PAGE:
Wednesday, March 24, 2010


There is a poem called "When Cowboys No Longer Ride" that is about the old cowboys in the nursing home. Those who rode boldly and skillfully chased the steers now sit in a quiet room with curling Charles Russell calendars on the wall. I first heard it at a Cowboy Poetry gathering, and the tears flowed as I heard the old cowboy recite the poem about ageing and transitions.

A year ago, my good trail buddy, Bets, and I were riding Sweet Pea and Bart up the trails of Turtle Mountain, and remarking of the beauty of the cactus in their spring blooms. Who would have guessed that a year later Sweet Pea would have been put down due to a deteriorating leg problem, and that Bart would have been sold and heading to Montana. And no one would have thought that both Bets and I would be hanging up our spurs the same month.

Since getting her new mare, Bets has been in the ER three times. Lena stepped on Bet's foot, jumped going under a bridge causing Bets to hit her head, and last week, as Bets stepped down after a ride, she fell and hit her head. Yet another trip to the ER left her with a diagnosis of a concussion and severely strained neck. This feisty woman who reminds me so much of Katherine Hepburn, had to accept the conclusion that her riding career was over.

So as the desert displays her spring glory of greening grass, bluebells, golden poppies, and orange splashes, two riders will not be enjoying the show. My horse and trailer have been sold, and Bets has an ad in the paper this week for Lena. We have both shed many tears, and will do so for some time, I'm afraid. All my possessions that were in my trailer are spread out in my car port for a garage sale this weekend. So many, many wonderful memories. As the neighbors walk by and inquire as to why I am selling, I find myself tearing up again.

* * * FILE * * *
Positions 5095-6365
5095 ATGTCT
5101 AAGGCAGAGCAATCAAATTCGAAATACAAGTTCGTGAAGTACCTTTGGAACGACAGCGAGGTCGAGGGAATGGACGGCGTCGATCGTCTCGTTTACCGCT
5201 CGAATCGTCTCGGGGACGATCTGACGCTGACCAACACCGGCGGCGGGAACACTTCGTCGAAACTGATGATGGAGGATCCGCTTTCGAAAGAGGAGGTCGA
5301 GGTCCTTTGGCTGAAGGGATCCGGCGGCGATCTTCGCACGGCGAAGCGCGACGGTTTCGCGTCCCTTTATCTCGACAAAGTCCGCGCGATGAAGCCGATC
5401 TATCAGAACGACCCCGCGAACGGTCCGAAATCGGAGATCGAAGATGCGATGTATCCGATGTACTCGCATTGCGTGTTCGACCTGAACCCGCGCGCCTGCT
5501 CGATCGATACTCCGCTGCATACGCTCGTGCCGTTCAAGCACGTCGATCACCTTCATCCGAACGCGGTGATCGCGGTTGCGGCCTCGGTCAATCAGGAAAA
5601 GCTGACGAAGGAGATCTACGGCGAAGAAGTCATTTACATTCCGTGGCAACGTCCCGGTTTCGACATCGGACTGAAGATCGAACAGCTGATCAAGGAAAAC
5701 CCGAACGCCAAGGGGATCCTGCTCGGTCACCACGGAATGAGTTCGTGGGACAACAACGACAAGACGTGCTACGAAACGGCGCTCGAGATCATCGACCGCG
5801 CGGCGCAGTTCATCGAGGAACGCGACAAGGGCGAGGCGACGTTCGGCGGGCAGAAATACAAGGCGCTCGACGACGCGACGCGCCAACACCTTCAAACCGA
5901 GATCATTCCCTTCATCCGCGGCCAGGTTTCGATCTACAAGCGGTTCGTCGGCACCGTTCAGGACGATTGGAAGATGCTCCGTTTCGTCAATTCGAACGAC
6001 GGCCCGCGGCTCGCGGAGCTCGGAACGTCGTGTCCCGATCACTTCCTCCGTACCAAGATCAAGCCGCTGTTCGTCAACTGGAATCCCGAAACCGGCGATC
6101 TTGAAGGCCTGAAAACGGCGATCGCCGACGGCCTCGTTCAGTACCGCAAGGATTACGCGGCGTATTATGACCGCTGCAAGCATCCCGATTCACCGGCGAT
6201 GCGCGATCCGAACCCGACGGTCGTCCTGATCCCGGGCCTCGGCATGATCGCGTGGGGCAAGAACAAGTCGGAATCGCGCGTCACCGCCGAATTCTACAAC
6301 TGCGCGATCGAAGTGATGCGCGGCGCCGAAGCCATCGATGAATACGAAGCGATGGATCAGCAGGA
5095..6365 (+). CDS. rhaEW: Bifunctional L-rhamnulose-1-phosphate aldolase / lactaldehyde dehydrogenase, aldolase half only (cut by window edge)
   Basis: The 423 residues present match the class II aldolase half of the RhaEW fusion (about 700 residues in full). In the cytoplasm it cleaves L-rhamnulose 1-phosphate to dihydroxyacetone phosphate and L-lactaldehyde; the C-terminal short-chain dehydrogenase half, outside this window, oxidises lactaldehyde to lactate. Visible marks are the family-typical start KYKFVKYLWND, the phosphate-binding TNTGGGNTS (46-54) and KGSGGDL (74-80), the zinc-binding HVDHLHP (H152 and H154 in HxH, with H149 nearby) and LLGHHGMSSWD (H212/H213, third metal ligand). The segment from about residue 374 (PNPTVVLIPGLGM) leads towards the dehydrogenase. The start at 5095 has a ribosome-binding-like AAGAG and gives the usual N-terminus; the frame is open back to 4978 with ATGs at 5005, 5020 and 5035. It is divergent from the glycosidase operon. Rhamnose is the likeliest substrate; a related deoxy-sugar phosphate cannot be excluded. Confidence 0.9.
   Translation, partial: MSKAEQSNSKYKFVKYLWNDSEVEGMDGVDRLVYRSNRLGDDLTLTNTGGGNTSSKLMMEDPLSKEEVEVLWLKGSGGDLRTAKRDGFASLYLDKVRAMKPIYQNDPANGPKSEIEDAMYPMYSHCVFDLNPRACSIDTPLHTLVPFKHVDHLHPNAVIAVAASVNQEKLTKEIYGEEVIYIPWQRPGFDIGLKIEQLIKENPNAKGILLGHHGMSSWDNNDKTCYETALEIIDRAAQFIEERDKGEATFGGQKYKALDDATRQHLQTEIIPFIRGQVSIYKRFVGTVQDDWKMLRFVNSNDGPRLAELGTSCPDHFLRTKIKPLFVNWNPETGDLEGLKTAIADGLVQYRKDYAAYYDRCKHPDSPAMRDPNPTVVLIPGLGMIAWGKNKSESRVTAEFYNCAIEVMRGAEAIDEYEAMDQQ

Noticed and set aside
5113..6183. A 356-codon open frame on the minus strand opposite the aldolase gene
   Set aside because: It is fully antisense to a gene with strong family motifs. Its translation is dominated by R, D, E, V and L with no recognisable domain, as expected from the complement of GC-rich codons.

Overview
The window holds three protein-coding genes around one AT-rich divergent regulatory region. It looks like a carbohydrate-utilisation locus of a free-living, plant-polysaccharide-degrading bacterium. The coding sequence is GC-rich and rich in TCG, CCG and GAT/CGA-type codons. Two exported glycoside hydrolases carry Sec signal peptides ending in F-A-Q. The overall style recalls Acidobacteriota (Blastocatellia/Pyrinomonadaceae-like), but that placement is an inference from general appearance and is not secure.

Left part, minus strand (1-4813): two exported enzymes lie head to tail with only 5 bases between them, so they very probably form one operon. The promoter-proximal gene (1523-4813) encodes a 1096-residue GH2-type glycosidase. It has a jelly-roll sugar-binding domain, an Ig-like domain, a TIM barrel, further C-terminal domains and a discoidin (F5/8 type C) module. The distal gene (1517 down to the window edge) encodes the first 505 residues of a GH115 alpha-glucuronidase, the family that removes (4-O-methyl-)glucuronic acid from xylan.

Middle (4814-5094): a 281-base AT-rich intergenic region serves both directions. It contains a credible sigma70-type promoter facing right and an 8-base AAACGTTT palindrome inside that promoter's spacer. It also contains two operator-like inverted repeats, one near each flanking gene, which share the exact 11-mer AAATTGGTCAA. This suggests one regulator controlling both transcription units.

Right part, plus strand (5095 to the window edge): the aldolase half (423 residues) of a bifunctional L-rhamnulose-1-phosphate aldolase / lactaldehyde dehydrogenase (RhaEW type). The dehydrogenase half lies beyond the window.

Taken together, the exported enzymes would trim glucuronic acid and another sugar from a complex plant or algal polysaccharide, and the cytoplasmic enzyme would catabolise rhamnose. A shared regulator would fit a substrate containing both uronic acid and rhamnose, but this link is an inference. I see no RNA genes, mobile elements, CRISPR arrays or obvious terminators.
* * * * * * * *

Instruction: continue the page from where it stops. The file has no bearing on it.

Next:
And so Bets and I are in a transition. Our time with our horses has been magical, but at some point, all cowgirls have to hang up their spurs. It is never an easy decision. I see a woman in a western hat out for her walk every day, and when I once asked her if she missed riding she said "Everyday".

It is hard to think of when "cowboys no longer ride".....and just as painful to think of the cowgirls who's riding careers have come to an end. So we must once again "Cowgirl Up", and face a new life with new possibilities. Transitions....when cowgirls no longer ride.


Anonymous said...

Bette Davis once quipped:
"getting old ain't for sissies".
Ain't it the truth.
That was a beautiful tribute to all the cowboys and cowgirls.

Mary said...

I'm sorry to hear that you won't be riding anymore. I finally sold my hat and saddle bags at a rummage sale this year and even that was hard to do.